Frequently Asked Questions

This information is provided as a convenience only and is not intended as legal advice.

Why have I been contacted?

If you have received a letter or phone call from one of our genealogical researchers it could be for any of the following reasons:

You may also have been contacted regarding:

Some cases are more sensitive in nature and due to privacy concerns or legislation, we may be unable to divulge the purpose of our search. In that case, our client will contact you directly to explain, if you are the person entitled to the information.

Whatever the reason, be assured that Newman Research Services only takes on searches that we believe to be of a beneficial nature.

Why do you need information and documents?
Protecting your personal information

In order to locate or confirm the identity of a potential heir to an estate and ensure that we have included the correct people, we need to ask for family information. We may request dates of birth, names of other family members and copies of birth, marriage and death certificates that are necessary to prove family relationships.

We understand your concerns about the protection of your personal information and have systems in place to protect it. For more information see our full Privacy Policy. Our clients are busy lawyers who have retained us to conduct the research and obtain documentation for them. Your cooperation will save the estate time and money.

Be assured that we will not ask you for your:

You should not have to pay any money to anyone in order to receive a real inheritance! However, people continue to be defrauded by the so-called Nigerian / West African letter. You can help by forwarding a copy of these emails to the police.

For information on scams and frauds and how to report them, visit the Canadian Anti-Fraud Centre.

How are your fees paid?

Our reasonable hourly and flat fees are usually paid directly out of the estate when we have been contracted by the executor, administrator or a law firm to locate missing heirs.

We sometimes assist other heir-search firms who operate on a contingency basis. In these cases, the search firm assumes the risk and carries all of the research expenses; they are not paid until the inheritance is distributed and then only if they have negotiated payment agreements with heirs, based on a percentage of the inheritance. Some heir-search firms may pressure heirs to sign over a sizeable percentage of their inheritance. It's not against the law, but not all firms operate that way. It's our intention to work only with firms that negotiate reasonable percentages in a respectful manner. Please contact us if you have any concerns about this process.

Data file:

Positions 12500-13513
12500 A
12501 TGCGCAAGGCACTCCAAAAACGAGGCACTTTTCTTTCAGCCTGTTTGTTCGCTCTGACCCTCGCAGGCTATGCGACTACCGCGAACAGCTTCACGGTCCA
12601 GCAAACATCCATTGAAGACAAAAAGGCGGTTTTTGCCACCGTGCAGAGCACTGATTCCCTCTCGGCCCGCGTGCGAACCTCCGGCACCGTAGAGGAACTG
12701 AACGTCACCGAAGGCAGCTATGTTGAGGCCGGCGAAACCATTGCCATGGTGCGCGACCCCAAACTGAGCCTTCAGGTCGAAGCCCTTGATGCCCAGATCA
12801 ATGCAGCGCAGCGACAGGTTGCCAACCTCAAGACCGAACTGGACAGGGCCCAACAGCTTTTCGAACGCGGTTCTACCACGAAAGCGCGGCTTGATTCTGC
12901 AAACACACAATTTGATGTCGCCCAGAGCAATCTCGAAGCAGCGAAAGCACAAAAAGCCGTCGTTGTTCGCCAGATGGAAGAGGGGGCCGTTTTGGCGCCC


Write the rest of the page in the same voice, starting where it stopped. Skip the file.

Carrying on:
How can I prepare for an adoption reunion?

Are you an adoptee or natural parent contemplating a reunion? For best results, we suggest that you prepare yourself. Read up on reunion issues, attend a support group before attempting a reunion. Educating yourself on the other person's point of view may make a world of difference.

Both the search process and reunion can be very emotionally charged and may bring up issues that you thought were long buried. They also have an impact on other people around both you and the person you seek.

Even if you don't feel that you have unresolved issues or emotional trauma as a result of your place in the adoption triad, preparation will make the "ride" smoother. Go slowly.

Recommended reading:

There are a number of books on adoption reunion; this is a good place to start. It's appropriate for adoptees and natural / birth parents.
"Adoption Reunion Survival Guide" by Julie Jarrell Bailey and Lynn N. Giddens

More on adoption issues and the reunion process:
Canadian Council of Natural Mothers
Forget Me Not Family Society - Adoption Circles
Origins Canada